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Find yourself a fitness buddy! by Kathleen Trotter

BT Montreal | posted Tuesday, Feb 19th, 2019

Need Some Motivation? Get a “Fitness Buddy”

We all fall off our fitness horse from time to time. As I constantly remind myself (my inner critic can be nasty), we are only human. Undulations are an inherent part of life, and thus an inherent part of the process of “finding your fit”!

Now, that is not me giving you (or myself) the “okay” to purposely fall or to say, “I am unmotivated so who cares. I will just be lazy.”

NO! When you fall off your fitness horse, you have to course correctly as quickly as possible — get back on the horse ASAP and climb on a more informed rider. Ask yourself, “Why did I fall?” and “What would make me more motivated?”

My suggestion? Try getting a fitness buddy! Many of us fall in large part because we get bored of our routine and we don’t set up systems to keep us accountable.

A workout buddy solves both problems. Training with a friend can infuse some fun into your workout and create accountability!

 

The buddy system in detail

Partner training exists on a continuum.

The most “hands off” is to simply meet that person at the gym or a fitness class so you have accountability. Think of this as “independent” partner training. Get on side-by-side cardio machines to chat, do a group class, or put your headphones in to do your own strength or cardio workouts. This is ideal for those who want the accountability of having to meet someone but have no interest in interactive strength exercises or having medicine balls thrown at their faces.

The next level would be “gamifying” or “coachifying” your workouts. No throwing equipment at each other required — as with actual “partner exercises” — but you do work out together and, most important, actively motivate each other as you sweat. This is ideal for anyone who wants to gamify their workouts or who thrives on pushing or being pushed by a partner, coach, or trainer.

Try it on side-by-side cardio machines. First agree on a set workout and motivate and coach each other throughout. For example, do 10 sets of one minute hard and one minute recovery. “Coach” your friend to push as hard as they can. Maybe set a friendly competition based on effort.

Or take turns being the “coach.” Try partner fartlek training. Going for a run? Partners take turns identifying a landmark — a stop sign, for example — and sprint toward it. The coach dictates the pace; the second partner attempts to keep up. Recover and then spot the next landmark.

 

The most intertwined level — what I consider the most “fun” — are “partner exercises.” For these you actually use your partner to do strength and core. Partner exercises are ideal for those who want to improve coordination and reaction skills, or those who enjoy the team-like feel of training interactively.

Here are a few partner strength exercises to try.

  • Tapping push-ups: Start facing each other in push-up position. Do one push-up. On the way up, high-five each other. Repeat, alternating hands. Keep your hips stable as your hands connect.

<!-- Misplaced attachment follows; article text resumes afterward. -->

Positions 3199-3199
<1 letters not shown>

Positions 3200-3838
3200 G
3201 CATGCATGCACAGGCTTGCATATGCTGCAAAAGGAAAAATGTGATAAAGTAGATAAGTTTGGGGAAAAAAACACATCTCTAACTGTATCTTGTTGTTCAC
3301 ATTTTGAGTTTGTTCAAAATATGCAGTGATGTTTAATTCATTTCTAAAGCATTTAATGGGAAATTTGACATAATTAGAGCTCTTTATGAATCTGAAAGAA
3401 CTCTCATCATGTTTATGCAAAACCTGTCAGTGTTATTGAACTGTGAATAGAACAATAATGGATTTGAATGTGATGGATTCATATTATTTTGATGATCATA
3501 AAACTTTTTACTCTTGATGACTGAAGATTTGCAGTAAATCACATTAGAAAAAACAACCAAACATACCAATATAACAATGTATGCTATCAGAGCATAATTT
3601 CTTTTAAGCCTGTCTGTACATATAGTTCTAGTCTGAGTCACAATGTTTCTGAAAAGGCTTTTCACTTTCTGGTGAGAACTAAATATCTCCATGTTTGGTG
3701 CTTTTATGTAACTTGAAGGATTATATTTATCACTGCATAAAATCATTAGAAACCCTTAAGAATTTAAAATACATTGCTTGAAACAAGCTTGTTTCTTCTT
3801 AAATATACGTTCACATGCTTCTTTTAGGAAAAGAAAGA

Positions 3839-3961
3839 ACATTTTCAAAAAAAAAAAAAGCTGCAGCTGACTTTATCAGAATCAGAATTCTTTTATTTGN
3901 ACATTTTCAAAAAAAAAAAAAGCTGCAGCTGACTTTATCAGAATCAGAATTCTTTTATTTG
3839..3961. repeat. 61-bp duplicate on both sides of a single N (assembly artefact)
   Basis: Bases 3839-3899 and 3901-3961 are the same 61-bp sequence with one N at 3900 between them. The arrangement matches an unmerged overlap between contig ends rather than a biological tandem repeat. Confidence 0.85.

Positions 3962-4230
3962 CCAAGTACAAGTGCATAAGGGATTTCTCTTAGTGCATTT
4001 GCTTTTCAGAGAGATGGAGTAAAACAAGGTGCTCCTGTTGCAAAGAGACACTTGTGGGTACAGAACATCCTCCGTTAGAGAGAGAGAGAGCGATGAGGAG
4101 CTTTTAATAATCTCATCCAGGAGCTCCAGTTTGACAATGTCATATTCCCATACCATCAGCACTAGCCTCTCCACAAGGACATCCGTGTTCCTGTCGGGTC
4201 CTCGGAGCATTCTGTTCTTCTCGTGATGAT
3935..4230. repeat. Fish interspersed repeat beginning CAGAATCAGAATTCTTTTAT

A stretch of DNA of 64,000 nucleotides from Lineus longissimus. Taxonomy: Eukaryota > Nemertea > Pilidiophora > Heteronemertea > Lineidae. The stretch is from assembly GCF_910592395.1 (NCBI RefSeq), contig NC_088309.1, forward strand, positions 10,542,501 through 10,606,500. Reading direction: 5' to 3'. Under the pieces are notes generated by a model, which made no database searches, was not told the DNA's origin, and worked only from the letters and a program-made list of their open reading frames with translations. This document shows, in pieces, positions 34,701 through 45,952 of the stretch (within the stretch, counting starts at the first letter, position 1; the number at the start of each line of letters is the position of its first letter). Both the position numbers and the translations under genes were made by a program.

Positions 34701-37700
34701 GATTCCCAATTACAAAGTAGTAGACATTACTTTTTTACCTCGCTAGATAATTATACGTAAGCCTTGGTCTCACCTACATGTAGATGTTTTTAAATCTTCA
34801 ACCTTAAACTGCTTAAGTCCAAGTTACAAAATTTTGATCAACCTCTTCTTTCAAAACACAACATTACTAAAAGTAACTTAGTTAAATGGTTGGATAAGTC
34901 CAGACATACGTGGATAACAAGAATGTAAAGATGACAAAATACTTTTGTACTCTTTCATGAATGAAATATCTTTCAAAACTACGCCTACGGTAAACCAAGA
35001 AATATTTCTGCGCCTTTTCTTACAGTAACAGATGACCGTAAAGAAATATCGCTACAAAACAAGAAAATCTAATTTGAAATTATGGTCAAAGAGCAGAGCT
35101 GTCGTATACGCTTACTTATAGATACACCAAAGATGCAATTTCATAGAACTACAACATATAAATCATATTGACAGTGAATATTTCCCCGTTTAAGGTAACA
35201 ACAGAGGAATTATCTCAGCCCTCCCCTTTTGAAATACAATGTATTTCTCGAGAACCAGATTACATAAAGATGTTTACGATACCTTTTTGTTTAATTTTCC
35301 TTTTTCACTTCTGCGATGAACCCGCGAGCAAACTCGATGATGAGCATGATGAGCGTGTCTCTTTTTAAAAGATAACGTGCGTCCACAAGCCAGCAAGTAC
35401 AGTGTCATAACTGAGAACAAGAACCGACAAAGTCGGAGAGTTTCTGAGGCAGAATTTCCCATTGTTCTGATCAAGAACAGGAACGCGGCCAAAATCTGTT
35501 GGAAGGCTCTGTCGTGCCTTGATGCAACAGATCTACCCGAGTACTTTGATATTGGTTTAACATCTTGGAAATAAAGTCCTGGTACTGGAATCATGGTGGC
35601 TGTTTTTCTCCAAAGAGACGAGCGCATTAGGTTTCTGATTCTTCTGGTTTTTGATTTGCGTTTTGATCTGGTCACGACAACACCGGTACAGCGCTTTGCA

• Partner-resist side planks: Start in a side plank, facing each other, on your left forearm and feet. Place your right hands palm-to-palm. Each partner gently tries to push the other over as you both hold for 20 seconds or more. Switch sides. Brace your core to stay stable.
  • Standing single-leg medicine ball toss: Stand on one leg, facing your partner, and throw the medicine ball back and forth.
  • Plank medicine-ball roll: Start in plank position with your feet wide. Face away from each other, feet touching. Partner A rolls the medicine ball under both partners so that Partner B has to stop it. Partner B then rolls the ball back to Partner A. Keep your hips still. Roll the ball back and forth for 20 to 60 seconds.
  • V-sit partner toss: Sit on your bum facing each other with your feet on the ground and knees bent. Lean back slightly with chest out and core engaged. Toss a medicine ball back and forth. For an added challenge, lift one or both legs.

You can also gain numerous training partners by joining a running or triathlon training group.

 

The caveat!

I am not arguing that everyone should have a fitness buddy — you might not NEED a buddy to be successful. If you don’t like training with people or working out is your “alone time,” then great — be you! DO YOU. The trick to “finding your fit” is literately finding the method of being active that fits your life realities, genetics, goals, and personality.

Believe me, I often relish simply putting in my headphones and running “buddy-less.”

If you don’t want to train with someone but like the idea of some accountability, try an “accountability buddy.” E-mail or call your “buddy” regularly to discuss anything health related; establish weekly exercise plans, fitness goals, or meal plans, and identify possible road blocks and solutions.

 

Last, never use your partner “falling” off of their health horse as an excuse to fall off yours.

Establish clear goals with your partner so that you’re motivated to stay on track even when your buddy is not around. Commit to attending a set class regardless of whether your partner goes, sign up for a race so you always have a reason to do your training run, or set weight-loss or strength goals. When your schedules don’t match, train separately and report back.

 

Main take-away

No matter how reliable your partner is, your health is still ultimately your health.

Don’t transfer responsibility for your well-being to a buddy; don’t justify skipping a workout because your buddy can’t make it or duck out early because your partner does.

But if you’re struggling with motivation, try having some fun with a fitness buddy. Use your partner when it’s helpful. Use yourself — dig deep — when he or she is not.

 

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